Ritchie Speaks Out Against Measure to Give Illegal Immigrants Driver Licenses

Senator Patty Ritchie joined colleagues Wednesday to voice her opposition to a measure that would pave the way for illegal immigrants to obtain driver licenses.

Known as the “Green Light Bill,” the legislation—being pushed through the Senate and Assembly by Democrats—would permit illegal immigrants to apply for standard driver licenses using forms of foreign identification.

At Wednesday’s press conference, Ritchie and colleagues raised concerns that doing so would leave county clerks and employees at local Departments of Motor Vehicles offices unable to verify the authenticity of the identification. In addition, lawmakers also pointed to the fact that the measure is an unfunded mandate that would stick counties with the bill for hiring employees to manage an influx of applicants.

“Our state is facing very serious challenges when it comes to things like affordability and job creation and the fact that in the remaining days of session we are focusing on providing those who are in our country illegally with driver licenses is concerning to say the very least,” said Senator Ritchie.

“I wholeheartedly oppose this measure, which could open our state up to security risks, lead to voter fraud and saddle local governments with another added expense.”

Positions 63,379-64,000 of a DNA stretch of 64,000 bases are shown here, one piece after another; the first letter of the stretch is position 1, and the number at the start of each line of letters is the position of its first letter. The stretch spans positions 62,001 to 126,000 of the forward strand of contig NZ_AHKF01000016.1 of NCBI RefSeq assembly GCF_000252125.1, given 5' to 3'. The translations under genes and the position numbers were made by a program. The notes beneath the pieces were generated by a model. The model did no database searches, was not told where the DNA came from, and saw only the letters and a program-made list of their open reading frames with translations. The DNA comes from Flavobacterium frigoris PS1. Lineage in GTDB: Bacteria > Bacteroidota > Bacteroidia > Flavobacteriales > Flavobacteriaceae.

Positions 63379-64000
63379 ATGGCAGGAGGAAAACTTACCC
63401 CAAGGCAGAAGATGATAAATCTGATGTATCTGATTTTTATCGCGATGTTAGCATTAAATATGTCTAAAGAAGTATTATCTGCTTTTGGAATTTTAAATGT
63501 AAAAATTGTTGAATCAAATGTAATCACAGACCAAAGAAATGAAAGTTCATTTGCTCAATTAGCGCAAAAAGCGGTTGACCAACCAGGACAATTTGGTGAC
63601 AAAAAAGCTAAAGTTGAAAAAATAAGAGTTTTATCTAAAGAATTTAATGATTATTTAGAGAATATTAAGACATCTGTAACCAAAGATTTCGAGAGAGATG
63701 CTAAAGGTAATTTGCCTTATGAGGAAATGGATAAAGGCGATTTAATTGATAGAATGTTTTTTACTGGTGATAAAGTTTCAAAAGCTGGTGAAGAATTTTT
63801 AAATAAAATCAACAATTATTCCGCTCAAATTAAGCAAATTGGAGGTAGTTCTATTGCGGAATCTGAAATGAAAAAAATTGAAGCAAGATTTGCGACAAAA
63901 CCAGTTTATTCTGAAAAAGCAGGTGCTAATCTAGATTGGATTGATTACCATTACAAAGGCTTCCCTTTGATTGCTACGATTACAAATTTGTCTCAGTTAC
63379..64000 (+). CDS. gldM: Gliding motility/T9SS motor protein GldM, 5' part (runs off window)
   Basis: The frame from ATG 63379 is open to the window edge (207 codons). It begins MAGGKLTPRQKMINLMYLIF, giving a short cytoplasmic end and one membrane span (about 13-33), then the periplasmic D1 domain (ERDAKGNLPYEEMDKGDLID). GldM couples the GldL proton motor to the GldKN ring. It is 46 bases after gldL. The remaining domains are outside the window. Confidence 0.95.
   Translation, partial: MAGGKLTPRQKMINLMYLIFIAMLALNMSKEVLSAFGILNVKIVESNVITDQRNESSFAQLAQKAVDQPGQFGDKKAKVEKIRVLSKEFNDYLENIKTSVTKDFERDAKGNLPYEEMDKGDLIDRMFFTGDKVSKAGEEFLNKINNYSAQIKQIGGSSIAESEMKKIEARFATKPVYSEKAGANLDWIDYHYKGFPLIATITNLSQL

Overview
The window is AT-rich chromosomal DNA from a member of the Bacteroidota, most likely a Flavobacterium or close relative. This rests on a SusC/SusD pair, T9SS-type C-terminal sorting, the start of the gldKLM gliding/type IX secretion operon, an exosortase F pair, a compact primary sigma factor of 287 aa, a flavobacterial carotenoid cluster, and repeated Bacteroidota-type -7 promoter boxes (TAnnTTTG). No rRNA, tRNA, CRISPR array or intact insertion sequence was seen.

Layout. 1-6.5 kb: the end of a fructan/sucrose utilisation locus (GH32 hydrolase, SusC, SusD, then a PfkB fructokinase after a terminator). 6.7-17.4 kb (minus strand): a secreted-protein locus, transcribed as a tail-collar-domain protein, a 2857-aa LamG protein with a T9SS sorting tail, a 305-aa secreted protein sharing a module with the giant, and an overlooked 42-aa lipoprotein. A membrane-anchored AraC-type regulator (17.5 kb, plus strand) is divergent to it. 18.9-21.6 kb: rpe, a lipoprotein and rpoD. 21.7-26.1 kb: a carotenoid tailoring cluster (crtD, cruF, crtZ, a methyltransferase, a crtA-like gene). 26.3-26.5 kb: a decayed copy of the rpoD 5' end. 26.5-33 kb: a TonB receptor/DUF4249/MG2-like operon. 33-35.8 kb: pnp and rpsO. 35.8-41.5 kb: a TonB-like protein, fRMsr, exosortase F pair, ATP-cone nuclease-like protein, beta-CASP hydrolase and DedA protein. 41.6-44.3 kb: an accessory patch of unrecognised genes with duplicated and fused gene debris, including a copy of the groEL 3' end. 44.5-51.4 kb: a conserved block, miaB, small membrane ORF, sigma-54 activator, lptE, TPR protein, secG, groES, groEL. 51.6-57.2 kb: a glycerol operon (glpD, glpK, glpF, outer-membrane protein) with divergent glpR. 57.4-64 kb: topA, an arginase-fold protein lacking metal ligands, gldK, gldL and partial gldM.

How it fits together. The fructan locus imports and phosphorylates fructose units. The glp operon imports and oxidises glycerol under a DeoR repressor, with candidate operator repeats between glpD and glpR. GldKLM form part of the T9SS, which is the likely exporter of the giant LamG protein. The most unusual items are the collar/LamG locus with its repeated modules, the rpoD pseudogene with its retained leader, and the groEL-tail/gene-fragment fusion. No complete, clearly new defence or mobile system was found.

More than two-thirds of states do not allow illegal immigrants to drive at all.  The handful of states permitting illegal immigrants to obtain driver licenses require substantially tighter proof of identification, and do not solely rely on foreign documents for identification purposes. Many impose limitations on driving to incentivize naturalization. For example, some states offer the licenses for a limited time or for a limited purpose.  Others require the applicant file for citizenship or proof that the applicant has become a dependent of a state taxpayer.

In addition, many states—including New York—use their DMVs to enroll voters, and the legislation--allowing foreign identificiation that cannot be verified--would create new concerns over voter fraud. Unlike 35 other states, New York does not have any voter identification laws.